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Meet a Scientist: Dr. Lucia Peixoto’s Work Narrows the Search for Autism Risk Factors

Lucia Peixoto in her lab on the WSU Health Sciences Spokane campus

Lucia Peixoto in her lab on the WSU Health Sciences Spokane campus

A landmark study by scientists at WSU and elsewhere has brought focus to the search for genetic links to autism spectrum disorder, which affects an estimated 2 million Americans. Published in the Jan. 16 issue of Science Signaling, the study identifies more than 2,000 areas of DNA that are active when mice learn a new task and are strongly associated with autism. Taking a closer look at one of those areas, the researchers found a genetic mutation that is associated with increased risk of developing autism.

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First Translational Medicine Symposium Showcases Progress, Challenges in Dealing with Brain Diseases

Finding a cure is an important goal of research on brain diseases. However, to patients and their loved ones, research that can help preserve or restore functional ability in their daily lives is just as crucial. This was one of the takeaways from the first annual WSU Translational Medicine Symposium held last week at the Providence Auditorium in Spokane.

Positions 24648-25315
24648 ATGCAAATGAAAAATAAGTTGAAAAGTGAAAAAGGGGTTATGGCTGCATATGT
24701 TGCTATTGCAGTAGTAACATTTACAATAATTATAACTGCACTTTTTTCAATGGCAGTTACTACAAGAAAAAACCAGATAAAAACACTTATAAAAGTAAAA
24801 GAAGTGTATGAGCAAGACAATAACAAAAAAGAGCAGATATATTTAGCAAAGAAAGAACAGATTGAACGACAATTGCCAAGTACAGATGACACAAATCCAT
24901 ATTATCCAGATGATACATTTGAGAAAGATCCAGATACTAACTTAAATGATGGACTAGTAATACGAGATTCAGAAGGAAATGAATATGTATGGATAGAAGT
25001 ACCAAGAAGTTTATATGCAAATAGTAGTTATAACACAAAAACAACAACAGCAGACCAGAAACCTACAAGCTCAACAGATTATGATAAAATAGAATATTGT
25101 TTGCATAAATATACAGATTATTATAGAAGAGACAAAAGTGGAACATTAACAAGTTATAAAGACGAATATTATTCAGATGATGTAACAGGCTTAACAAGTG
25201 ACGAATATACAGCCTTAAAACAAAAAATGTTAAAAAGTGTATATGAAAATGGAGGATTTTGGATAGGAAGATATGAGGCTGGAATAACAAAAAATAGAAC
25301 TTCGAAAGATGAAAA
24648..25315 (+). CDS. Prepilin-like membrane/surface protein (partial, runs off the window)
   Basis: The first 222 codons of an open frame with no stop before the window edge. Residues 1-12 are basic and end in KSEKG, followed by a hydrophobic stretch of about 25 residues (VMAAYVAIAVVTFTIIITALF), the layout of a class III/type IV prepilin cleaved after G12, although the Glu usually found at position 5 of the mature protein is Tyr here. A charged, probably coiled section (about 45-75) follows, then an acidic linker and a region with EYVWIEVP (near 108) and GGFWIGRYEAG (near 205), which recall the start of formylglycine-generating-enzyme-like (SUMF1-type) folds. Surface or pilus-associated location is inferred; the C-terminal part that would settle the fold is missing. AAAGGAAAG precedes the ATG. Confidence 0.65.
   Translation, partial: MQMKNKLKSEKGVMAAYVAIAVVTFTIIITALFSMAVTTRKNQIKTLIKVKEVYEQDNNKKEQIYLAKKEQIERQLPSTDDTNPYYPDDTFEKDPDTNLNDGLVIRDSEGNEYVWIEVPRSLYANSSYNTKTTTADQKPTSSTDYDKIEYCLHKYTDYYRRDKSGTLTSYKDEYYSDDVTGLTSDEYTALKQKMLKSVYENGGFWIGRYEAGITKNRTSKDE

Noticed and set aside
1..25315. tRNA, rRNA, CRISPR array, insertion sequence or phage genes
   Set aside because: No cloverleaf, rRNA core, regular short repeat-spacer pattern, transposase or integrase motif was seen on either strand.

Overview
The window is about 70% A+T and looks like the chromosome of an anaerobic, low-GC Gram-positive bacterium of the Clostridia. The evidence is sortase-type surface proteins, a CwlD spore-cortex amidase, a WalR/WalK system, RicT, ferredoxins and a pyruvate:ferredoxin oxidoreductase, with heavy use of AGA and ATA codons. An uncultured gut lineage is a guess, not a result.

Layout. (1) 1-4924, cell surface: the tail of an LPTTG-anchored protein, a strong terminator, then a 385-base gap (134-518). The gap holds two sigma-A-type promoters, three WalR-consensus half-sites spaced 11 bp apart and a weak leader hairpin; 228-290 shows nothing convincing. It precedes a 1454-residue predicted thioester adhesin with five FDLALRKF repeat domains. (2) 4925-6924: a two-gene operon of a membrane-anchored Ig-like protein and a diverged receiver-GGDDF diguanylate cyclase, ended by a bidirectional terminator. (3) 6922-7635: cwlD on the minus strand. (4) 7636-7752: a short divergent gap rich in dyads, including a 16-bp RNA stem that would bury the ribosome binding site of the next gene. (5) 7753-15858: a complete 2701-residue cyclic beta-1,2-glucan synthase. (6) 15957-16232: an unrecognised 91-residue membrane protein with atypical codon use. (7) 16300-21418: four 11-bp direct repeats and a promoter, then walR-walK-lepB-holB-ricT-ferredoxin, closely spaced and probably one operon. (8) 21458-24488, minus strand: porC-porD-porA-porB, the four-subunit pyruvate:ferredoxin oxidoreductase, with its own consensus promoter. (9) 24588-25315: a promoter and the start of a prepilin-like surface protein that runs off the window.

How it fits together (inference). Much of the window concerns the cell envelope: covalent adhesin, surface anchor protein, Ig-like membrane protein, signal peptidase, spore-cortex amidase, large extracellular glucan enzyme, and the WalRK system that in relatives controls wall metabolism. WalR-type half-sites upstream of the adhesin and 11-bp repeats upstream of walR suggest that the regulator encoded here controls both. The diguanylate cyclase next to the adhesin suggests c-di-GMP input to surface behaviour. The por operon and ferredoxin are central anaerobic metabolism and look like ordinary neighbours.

The symposium brought together researchers, entrepreneurs, physicians, patients, and caregivers to share knowledge about treatment innovations and key issues related to brain diseases, the theme for this inaugural event.

Photo of ALS patient Matt Wild and his wife Theresa Whitlock-Wild
Assisted by his wife Theresa, Matt Wild talks about life with ALS during the symposium’s clinical problems discussion panel. (More event photos available on our Flickr page)

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Na-ha-shnee introduces Native American high school students to health sciences programs

WSU Spokane Na-ha-shnee

WSU Spokane Na-ha-shnee

“That was awesome. That was so much fun.”

Those words came from a high school student immediately after her group finished their session with Sim Man, the mannequin used by the College of Nursing in its simulation lab.

She is one of 20 Native American high school students on campus through June 30 for the 21st Annual Na-ha-shnee Health Sciences Institute.

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High school students preview WSU Spokane’s health sciences

WSU Spokane

WSU Spokane

The next generation of health care professionals are all around us here in Spokane. Elementary, middle and high school students will someday be part of our health care workforce.

That’s why we bring them to campus any chance we get. Last week, more than 100 area high school students visited our lovely campus to learn about the health science programs we offer.

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